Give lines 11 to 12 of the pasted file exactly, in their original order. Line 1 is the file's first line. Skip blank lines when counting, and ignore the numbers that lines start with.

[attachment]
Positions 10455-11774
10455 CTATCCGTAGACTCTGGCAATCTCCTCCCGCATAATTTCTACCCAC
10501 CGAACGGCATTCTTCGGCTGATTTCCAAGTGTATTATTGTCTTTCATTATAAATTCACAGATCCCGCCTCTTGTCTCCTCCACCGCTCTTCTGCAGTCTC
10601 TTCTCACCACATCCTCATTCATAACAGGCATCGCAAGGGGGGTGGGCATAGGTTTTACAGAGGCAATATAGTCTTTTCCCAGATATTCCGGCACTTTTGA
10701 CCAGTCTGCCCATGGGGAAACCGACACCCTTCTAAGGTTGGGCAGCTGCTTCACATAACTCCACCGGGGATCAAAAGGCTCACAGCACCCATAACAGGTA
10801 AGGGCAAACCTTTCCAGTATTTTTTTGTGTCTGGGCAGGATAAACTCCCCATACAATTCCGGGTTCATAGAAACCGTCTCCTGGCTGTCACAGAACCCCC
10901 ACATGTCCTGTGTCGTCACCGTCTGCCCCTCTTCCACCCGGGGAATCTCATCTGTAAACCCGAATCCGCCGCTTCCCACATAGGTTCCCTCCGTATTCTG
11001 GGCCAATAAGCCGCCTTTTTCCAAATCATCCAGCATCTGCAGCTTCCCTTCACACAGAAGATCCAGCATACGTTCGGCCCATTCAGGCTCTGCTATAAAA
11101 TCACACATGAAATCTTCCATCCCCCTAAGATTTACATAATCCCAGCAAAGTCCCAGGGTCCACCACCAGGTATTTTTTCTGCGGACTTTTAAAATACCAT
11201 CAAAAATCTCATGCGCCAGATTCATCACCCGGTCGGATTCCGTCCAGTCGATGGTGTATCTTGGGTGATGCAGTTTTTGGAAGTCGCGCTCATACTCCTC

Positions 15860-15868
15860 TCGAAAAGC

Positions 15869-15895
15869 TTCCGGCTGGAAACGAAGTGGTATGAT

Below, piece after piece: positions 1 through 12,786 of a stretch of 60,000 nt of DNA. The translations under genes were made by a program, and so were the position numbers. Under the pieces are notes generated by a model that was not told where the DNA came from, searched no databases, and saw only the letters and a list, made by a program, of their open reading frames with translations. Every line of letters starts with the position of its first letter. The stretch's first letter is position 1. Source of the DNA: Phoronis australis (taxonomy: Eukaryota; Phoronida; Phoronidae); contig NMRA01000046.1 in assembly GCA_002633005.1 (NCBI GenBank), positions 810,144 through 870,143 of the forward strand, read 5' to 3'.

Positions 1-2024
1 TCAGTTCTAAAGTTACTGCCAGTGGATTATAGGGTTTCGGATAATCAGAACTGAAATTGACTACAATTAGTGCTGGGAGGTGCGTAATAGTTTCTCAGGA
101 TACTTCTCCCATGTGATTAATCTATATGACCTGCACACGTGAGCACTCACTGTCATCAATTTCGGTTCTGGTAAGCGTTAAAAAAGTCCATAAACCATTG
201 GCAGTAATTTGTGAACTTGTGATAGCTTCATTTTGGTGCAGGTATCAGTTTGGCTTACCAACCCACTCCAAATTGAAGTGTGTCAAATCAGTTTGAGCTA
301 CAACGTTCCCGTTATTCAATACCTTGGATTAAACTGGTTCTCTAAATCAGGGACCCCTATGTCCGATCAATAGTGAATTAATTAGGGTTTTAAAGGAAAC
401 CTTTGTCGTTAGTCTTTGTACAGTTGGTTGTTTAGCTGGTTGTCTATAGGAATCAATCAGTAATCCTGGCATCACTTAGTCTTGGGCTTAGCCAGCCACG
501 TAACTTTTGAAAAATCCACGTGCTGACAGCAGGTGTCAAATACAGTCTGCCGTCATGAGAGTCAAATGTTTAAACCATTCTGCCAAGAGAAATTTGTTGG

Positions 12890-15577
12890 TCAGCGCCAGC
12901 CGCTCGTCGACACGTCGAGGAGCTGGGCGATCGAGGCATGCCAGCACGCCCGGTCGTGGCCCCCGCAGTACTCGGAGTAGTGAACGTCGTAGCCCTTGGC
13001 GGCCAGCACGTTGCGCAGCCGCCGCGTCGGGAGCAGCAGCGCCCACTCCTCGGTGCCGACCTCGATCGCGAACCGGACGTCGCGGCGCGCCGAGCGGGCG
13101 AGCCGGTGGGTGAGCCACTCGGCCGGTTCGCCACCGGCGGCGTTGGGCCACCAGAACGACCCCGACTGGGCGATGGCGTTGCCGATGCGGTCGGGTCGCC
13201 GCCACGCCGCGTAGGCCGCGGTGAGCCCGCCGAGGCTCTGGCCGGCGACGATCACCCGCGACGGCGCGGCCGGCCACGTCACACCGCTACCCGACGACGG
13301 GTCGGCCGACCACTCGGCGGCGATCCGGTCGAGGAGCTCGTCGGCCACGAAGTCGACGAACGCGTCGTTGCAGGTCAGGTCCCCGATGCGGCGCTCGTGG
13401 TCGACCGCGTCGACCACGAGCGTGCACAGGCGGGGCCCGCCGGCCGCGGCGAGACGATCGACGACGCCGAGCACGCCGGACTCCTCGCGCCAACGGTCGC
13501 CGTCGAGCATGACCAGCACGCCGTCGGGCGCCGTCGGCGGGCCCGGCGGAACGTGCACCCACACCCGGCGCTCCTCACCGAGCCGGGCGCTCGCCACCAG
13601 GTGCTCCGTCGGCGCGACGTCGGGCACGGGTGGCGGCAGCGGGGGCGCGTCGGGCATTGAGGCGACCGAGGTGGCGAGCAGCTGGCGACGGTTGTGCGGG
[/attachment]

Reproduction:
Positions 15860-15868
15860 TCGAAAAGC